Frank W. Schwinn was not satisfied that he had changed the children’s bicycle market.  He wanted to make an even larger mark on the bike industry.  After another trip to Europe in 1935, he was delighted to see adults riding bicycles. He was especially enamored with the sturdy internal 3-speed roadsters he had seen gliding over the streets of England. He decided that Schwinn should enter the adult bicycle market with a unique twist.

Frank W. Schwinn and his engineers got to work after his trip to Europe. The team began to develop a new line of adult lightweight Schwinn bicycles. Determined to once again reshape the bicycle industry as he had in the early 1930s, Frank W Schwinn hired one of the USA's best-known bicycle race mechanics name Emil Wastyn. With this collaboration in place, he learned that the manufacturing process had to be radically realigned to produce bicycles for adults. Under the supervision of Frank and his new lightweight bicycle engineers, Schwinn began to produce light chrome-moly lugged frames along with finely machine bicycle components that such as sprockets, hubs, cranks, and headsets.

Schwinn Paramount Racer, 1939
(Image: 1939 Schwinn Lightweight Bicycle Catalog)

As chronicled in the 1939 Schwinn catalog, Schwinn made the bold claim that, 

With the production of these super-fine lightweight touring and racing bicycles, the United States of America takes its rightful place among the leaders of the fine bicycle manufacturing nations of the world.

 In 1938, Schwinn christened the top-of-the-line lightweight bicycle the Paramount. The Paramount was destined to be an iconic product but the line was never very profitable. Frank W. Schwinn understood that the Paramount was a market leader that would set a high standard for all Schwinn adult bikes. To market these bicycles, the company sponsored a successful Schwinn Race team to participate in the popular 6-day races of the day. They also financed an attempt at breaking the world speed record and succeeded.  On a Schwinn Paramount in 1941, Alfred Letourneur rode close behind a specially designed motor vehicle and he set the world speed record at an incredible 108 miles per hour.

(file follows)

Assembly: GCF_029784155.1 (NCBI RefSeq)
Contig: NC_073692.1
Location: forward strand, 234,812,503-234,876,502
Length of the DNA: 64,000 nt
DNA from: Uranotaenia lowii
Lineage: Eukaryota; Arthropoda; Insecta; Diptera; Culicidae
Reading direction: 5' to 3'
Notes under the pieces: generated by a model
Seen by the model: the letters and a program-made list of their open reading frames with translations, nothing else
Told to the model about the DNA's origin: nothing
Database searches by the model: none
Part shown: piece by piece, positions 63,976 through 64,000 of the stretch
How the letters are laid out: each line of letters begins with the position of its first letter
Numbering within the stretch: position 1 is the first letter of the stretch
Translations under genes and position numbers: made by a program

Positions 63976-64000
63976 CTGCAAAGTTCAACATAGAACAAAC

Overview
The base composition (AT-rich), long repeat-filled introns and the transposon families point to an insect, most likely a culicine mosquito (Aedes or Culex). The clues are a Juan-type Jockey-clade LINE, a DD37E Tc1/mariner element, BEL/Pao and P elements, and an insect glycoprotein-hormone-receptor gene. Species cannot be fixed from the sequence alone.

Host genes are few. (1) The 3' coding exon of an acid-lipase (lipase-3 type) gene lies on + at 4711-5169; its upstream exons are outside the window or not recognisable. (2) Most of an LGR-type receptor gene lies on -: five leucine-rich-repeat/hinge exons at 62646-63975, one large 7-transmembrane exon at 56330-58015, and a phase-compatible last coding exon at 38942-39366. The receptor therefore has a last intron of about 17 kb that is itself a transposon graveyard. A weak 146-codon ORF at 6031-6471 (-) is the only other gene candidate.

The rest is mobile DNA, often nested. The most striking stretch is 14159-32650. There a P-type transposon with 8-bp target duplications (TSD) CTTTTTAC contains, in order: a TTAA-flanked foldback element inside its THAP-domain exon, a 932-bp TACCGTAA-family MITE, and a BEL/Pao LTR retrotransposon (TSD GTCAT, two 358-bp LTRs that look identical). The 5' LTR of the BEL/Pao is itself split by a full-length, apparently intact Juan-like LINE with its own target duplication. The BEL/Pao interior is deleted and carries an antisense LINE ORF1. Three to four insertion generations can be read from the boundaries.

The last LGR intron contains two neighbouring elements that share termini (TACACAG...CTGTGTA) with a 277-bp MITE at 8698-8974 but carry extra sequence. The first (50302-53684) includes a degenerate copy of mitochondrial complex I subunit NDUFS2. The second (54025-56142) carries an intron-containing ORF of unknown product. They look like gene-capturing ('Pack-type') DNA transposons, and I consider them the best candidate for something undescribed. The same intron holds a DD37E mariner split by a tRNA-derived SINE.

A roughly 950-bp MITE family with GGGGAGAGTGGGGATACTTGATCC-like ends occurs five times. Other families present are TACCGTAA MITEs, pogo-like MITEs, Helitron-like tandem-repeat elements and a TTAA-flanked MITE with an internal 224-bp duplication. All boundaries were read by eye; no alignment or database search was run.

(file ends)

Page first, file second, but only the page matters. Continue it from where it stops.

Schwinn Paramount World Speed Record, 1941
(Schwinn Catalog, 1949) 

The Paramount was never the most profitable product for the company but it firmly engraved the Schwinn name into the annals of bicycle history. One goal of the Paramount line was to market the Schwinn brand as producing bicycles of the highest quality. This strategy would succeed and the Schwinn Paramount would become part of Schwinn's enduring legacy for quality and innovation until the company’s bankruptcy in 1993. 

The 1930s was a period in which Frank W. Schwinn established himself as a creative force in both his company and the bicycle industry.  The decade started with an emphasis on motorcycles and ended with Schwinn firmly established as the highest quality bicycle maker for both adults and children. The innovations of the 1930s, such as the balloon-tired children's bikes, front suspension, front drum-style brakes, and the Paramount Racer set the direction for  Schwinn to next several decades. 

WWII Pause and Pivot to Marketing in the 1940s

The war years hit Schwinn hard. The company was not under financial duress because new government contracts to support the war replaced bicycle sales. The problem was that at a time when Schwinn was gaining momentum producing new models and its own parts, the company was required to hit the pause button. Most manufactures in the USA were required to shift their focus from consumer goods to assist the war effort and Schwinn was no exception. To erase any doubt about its patriotism, Schwinn as a company founded by a German-born immigrant gladly embraced this role. The company became an early recruit by the US government for the war effort. In 1942 Schwinn pivoted completely from bicycles to war materials. 

Schwinn Manufactures Own Crankset, 1941
(Image: Schwinn 1941 Catalog)